"Immediately after [the Senate of the United States] shall be assembled in Consequence of the first Election, they shall be divided as equally as may be into three classes. The Seats of the Senators of the first Class shall be vacated at the Expiration of the second Year, of the second Class at the Expiration of the fourth Year, and of the third Class at the Expiration of the sixth Year, so that one third may be chosen every second Year..."

Pursuant to this Constitutional provision, a three-Senator Committee was appointed by the Senate on 11 May 1789 to come up with a plan to carry out the requirements of that provision; this Committee reported to the Senate on 14 May 1789 a plan to divide the then 20 Senators (there were 10 of the 13 original States represented in the Senate at the time- each having 2 Senators: North Carolina and Rhode Island had yet to ratify the U.S. Constitution, while New York had so ratified but had failed to elect Senators as of that date) into the requisite three electoral Classes: under this plan, three groups of Senators (set up in such a way so as no State had its two Senators in the same group) were to be listed and the first Senator on each list (a list which was set up geographically north-to-south in the manner in which the Electoral Vote for President was counted before Congress at that time, so that two of the first Senators on these lists were from New Hampshire and the third was the first Senator in alphabetical order from Massachusetts) was to each blindly draw a piece of paper numbered either "1", "2" or "3" out of a box in the possession of the Secretary of the Senate. This plan being agreeable to the Senate and so approved, the drawing of lots in this manner was carried out the following day (15 May 1789)- such lot drawing ultimately determining that, to start with, Classes 1 and 2 were to have 7 Senators each and Class 3 was to have only 6 Senators.

When New York finally seated its two Senators during the ensuing Summer, there was another lot drawing (actually a double-lot drawing) on 28 July 1789 to determine the Classes for these seats: since one of the seats had to be Class 3 to make it equal in number to that of the other two Classes so far, the two New York Senators each blindly drew between two pieces of paper, one marked "3", the other which was blank- after this, there was a second lot drawing in which the New York Senator who had drawn the blank paper blindly drew again between two pieces of paper marked "1" and "2": he drew "1" so that New York would henceforth have Senators of electoral Classes 1 and 3.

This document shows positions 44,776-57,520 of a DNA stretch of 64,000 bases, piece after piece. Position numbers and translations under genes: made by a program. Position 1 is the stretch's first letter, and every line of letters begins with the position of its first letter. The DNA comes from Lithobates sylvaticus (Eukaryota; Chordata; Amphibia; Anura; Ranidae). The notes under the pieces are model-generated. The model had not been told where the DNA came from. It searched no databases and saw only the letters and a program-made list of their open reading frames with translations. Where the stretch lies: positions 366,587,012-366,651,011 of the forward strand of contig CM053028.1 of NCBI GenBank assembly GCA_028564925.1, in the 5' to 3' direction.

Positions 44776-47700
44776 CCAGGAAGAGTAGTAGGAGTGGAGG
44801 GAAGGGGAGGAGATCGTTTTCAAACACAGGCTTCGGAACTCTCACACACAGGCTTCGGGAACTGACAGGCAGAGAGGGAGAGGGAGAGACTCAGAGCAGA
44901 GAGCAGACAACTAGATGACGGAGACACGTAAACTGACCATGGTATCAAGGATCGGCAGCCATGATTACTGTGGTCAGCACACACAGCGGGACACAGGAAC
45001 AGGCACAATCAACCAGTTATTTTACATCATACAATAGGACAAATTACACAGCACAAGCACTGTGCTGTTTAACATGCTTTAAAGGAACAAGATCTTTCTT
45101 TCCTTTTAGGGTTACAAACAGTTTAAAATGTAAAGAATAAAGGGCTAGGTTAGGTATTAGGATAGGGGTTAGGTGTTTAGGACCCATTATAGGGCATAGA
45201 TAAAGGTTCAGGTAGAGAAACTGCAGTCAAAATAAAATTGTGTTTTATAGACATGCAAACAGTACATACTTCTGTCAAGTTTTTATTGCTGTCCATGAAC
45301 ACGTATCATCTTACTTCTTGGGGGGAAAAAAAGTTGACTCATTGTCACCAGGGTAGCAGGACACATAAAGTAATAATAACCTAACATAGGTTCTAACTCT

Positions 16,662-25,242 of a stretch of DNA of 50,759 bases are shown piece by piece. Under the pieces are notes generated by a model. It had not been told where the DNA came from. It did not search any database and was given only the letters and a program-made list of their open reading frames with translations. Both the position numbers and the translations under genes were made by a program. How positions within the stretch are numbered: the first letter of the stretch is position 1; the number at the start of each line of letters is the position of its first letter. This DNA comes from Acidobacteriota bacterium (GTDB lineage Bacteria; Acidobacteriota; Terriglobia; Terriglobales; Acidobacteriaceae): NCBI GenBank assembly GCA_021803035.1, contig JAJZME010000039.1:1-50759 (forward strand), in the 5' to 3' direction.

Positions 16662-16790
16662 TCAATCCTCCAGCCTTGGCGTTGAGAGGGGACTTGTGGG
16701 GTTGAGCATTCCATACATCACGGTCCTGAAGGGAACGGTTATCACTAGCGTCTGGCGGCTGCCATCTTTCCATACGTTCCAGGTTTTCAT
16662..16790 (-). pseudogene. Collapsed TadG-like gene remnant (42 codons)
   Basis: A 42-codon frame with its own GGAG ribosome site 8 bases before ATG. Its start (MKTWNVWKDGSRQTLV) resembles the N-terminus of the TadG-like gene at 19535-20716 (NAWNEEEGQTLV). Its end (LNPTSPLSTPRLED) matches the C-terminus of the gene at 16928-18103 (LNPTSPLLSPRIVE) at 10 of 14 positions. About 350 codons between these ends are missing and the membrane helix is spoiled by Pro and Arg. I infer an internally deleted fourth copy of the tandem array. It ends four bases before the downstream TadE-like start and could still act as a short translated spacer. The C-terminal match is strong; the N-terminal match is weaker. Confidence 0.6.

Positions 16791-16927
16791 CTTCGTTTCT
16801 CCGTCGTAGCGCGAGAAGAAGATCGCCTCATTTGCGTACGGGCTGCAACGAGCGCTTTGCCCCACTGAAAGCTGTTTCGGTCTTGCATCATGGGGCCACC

When North Carolina seated its two Senators after ratifying the Constitution on 21 November 1789, there was yet another lot drawing (on 29 January 1790) in which North Carolina's two Senators each blindly drew between pieces of paper marked "2" and "3" (since there were now 12 States and, thus, 24 Senators: 24 being equally divisible by 3, there would now have to be 8 Senators in each of the three Classes to fulfill the Constitutional provision that, as nearly as was practicable, one third of the Senate be elected every second year).

After Rhode Island- the last of the 13 original States- finally ratified the Constitution on 29 May 1790 and subsequently seated its two Senators that Summer, there was yet one more lot drawing in the First Congress (on 25 June 1790) in which Rhode Island's two Senators blindly drew between pieces of paper marked "1", "2" and "3": one Senator drew "2", the other drew "1"- thereby determining electoral Classes 1 and 2 as those for the Senators from this State. When Vermont was admitted to the Union as the 14th state on 4 March 1791, there was again a double lot drawing as there had been for New York. From that day until this, whenever a new State has been admitted to the Union, these types of lot drawings (the type determined by the necessity of keeping the number of Senators in each electoral Class as close to one third as possible at the time of said lot drawing) between the new State's first Senators is held before the Senate to determine in just which of the three electoral Classes that State's Senate seats will be placed from then on.